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The projected salaries for Red Sox players in arbitration

Courtesy of MLB Trade Rumors

MLB: Boston Red Sox at Cincinnati Reds David Kohl-USA TODAY Sports

As the Red Sox look forward to an offseason that should aim to bring at least a couple major additions to the roster, budget is always going to be a concern. Now, they should be willing to go over the luxury tax unlike last year, though that’s a post for a future day. Even with that, though, every team has a budget. It’s often not as big as we’d like, or frankly as big as it should be, but it’s there. This year, the Red Sox have something of a unique wrinkle in their budget: A buttload of arbitration-eligible players. Right now, they have a whopping fifteen players who will be eligible for arbitration this year. That is a huge chunk of the roster, and each and every one of them — if held on the roster — will receive a raise in salary.

Arbitration is an antiquated process in baseball, but it is a major part of roster building and planning for those salaries is something that every front office needs to do. Fortunately for those of us not in front offices (and I’m sure those who are there use this as well), MLB Trade Rumors projects the salary for every arbitration-eligible player in baseball every year. You can see that list here, and it of course includes the Red Sox. While they obviously aren’t perfect with their projections, the MLBTR group has a phenomenal track record in this area.

Below, you will see a table with the 15 arbitration-eligible Red Sox players, their salary from this past year, their projected salary for 2018 and the difference between the two. Of course, the dollar amounts listed are in the millions.

Player 2017 Salary Projected 2018 Salary Difference
Player 2017 Salary Projected 2018 Salary Difference
Robbie Ross $1.83 $2 -$0.18
Joe Kelly $2.80 $3.60 -$0.80
Drew Pomeranz $4.45 $9.10 -$4.65
Josh Rutledge $0.60 $0.70 -$0.10
Tyler Thornburg $2.05 $2.10 -$0.05
Brock Holt $1.95 $2.00 -$0.05
Xander Bogaerts $4.50 $7.60 -$3.10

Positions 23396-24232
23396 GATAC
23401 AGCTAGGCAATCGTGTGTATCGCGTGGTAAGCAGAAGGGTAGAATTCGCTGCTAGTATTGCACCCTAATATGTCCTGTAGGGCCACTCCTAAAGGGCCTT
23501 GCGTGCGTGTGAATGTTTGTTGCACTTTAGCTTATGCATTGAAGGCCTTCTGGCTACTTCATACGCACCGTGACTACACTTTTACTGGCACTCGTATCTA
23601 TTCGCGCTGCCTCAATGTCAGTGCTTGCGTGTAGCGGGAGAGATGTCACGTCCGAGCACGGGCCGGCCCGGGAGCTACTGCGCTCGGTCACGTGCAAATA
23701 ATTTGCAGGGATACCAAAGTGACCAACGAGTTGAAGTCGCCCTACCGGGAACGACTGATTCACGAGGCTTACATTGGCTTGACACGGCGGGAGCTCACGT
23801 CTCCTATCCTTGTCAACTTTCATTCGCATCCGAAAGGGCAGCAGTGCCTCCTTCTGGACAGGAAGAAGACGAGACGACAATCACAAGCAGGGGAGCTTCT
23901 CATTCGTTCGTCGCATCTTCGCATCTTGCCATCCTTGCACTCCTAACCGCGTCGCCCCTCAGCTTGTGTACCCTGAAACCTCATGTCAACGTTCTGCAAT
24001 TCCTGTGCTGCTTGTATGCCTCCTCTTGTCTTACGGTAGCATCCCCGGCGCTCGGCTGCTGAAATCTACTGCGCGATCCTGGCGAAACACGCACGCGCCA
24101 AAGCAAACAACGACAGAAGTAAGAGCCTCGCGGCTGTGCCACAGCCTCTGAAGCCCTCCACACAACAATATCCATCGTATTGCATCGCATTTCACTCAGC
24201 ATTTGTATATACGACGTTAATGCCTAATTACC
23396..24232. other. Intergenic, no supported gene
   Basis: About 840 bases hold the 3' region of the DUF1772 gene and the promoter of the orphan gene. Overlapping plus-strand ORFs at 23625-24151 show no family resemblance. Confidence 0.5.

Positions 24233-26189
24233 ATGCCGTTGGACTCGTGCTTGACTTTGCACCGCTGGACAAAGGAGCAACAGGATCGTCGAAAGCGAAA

Jackie Bradley $3.60 $5.90 -$2.30
Sandy Leon $1.30 $2.10 -$0.80
Steven Wright $0.59 $1.20 -$0.61
Mookie Betts $0.95 $8.20 -$7.25
Brandon Workman $0.65 $0.90 -$0.25
Christian Vazquez $0.56 $1.50 -$0.94
Carson Smith $0.56 $1.10 -$0.54
Eduardo Rodriguez $0.58 $2.70 -$2.12
Total $23.74

There’s a lot to digest on this table, but the main takeaway is this: The Red Sox are going to be adding some serious salary to their books even without adding new players from the outside. All added up, there is a projected $23 million of increased salary. Granted, all of these players won’t be back next year, but there aren’t a lot of no-brainer nontenders. In fact, Josh Rutledge would be the only one I see there. There are arguments for others — Ross, Holt, and Leon stand out — but there’s also an argument to keep all of them.

More than anything, this list shows why teams try to lock up players early in their careers and why players can often be resistant. Look no further than Mookie Betts, who is projected to see a massive increase in salary over $7 million. Pomeranz, Bogaerts, Bradley and Rodriguez are all getting significant raises as well. This is the cost of doing business when you have a young core all coming up together. They all get expensive at the same time. Fortunately, the Red Sox have a budget that should be able to fit all of these salary increases, though it remains to be seen just how many of these guys really will be back for 2018.